For Spotify, that means filtering out people who don’t really care to align with anything outside of themselves — “the talented jerks,” as Jonas Aman, part of the People Operations team, puts it. “We don’t want to hire people who are very good at what they do but can’t work together with other people.” To do this, they scrutinize how candidates communicate about work they’ve done previously. Do they only talk about themselves? How do they talk about other people? “The best way to predict future behavior is to look at past behavior,” reasons Jonas.
2. Manage Progress and People Rather Than Power
Mini-startups can sound very flat, but alignment, especially as you scale, requires some management, whether they have that title or not.
Take Automattic, which is best known for making WordPress, for example. It currently has over 200 employees, but when it got to about 50 people, the company transitioned from a completely flat structure to the mini-startup collective model. Designated managers, or “team leads” help allocate work and provide direction. As a team lead at Automattic, Beau Lebens describes his job as “keeping the trains running — making sure that as a team we’re focusing, helping schedule priorities, or redirecting things to another team if they don’t make sense for us.”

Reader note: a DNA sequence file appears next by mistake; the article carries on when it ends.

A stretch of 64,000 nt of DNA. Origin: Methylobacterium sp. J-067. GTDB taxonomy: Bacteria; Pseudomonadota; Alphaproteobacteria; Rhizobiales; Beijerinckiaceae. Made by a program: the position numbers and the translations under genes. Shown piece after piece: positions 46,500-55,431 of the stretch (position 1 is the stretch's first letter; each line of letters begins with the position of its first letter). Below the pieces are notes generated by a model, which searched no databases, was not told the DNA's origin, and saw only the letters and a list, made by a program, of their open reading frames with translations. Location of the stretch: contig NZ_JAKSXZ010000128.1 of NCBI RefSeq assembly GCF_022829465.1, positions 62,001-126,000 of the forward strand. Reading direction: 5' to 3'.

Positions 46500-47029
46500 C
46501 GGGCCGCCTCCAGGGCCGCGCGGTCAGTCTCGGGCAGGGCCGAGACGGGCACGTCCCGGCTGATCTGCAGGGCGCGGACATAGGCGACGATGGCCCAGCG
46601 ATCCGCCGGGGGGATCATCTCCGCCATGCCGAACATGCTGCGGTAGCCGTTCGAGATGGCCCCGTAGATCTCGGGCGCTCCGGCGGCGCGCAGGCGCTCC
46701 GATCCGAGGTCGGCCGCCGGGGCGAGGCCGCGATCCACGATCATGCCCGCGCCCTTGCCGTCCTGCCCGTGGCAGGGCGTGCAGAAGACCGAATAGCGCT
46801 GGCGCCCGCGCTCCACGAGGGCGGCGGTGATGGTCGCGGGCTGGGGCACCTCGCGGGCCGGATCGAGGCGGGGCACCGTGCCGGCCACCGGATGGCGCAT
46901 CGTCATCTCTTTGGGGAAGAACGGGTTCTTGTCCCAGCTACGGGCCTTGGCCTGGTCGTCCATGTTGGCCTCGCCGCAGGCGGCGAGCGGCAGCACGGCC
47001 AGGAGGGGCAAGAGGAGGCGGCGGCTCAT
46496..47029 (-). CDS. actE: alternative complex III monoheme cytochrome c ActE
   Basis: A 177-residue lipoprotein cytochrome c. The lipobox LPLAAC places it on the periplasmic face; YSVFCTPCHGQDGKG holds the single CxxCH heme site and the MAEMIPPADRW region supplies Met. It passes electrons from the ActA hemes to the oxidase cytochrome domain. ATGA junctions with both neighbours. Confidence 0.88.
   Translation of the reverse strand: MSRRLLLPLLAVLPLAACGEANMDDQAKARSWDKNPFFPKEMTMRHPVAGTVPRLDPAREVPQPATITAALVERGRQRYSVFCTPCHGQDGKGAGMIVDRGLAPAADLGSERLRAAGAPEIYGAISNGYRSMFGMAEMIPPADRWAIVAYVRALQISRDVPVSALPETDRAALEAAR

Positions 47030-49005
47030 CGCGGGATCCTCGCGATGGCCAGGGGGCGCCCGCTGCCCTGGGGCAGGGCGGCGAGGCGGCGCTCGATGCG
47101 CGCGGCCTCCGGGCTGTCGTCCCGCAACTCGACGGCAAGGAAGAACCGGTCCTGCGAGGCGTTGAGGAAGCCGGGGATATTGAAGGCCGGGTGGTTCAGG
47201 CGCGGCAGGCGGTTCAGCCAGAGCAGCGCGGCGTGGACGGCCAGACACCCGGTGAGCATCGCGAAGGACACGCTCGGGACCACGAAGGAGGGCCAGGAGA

Beau elaborated further via email — decision-making is:
a mix all the way from ‘the top’ (general strategic direction) down through other team leads (coordination where there’s team cross-over) through me (mainly prioritization and just helping people focus and not get tangled up in other things) to the team, which often decides who will specifically work on what, how to tackle specific projects, how to break it up, etc.
So top-down communication helps provide direction and purpose — the “why” — and small teams decide how to go about finding the best solution — and it’s the team leads who largely make sure everyone’s in alignment.
This more fluid, emergent style of management also applies the progress principle, the fact that making progress is the most powerful motivator. In high autonomy/high alignment cultures, the job of managers and leaders is to help people make progress and make sure everyone’s on the same page about what progress entails. They do this by providing guidance, support, and making sure people have what they need, rather than a low-autonomy GPS-style management of giving turn-by-turn directions.
3. Enable Self-Service Transparency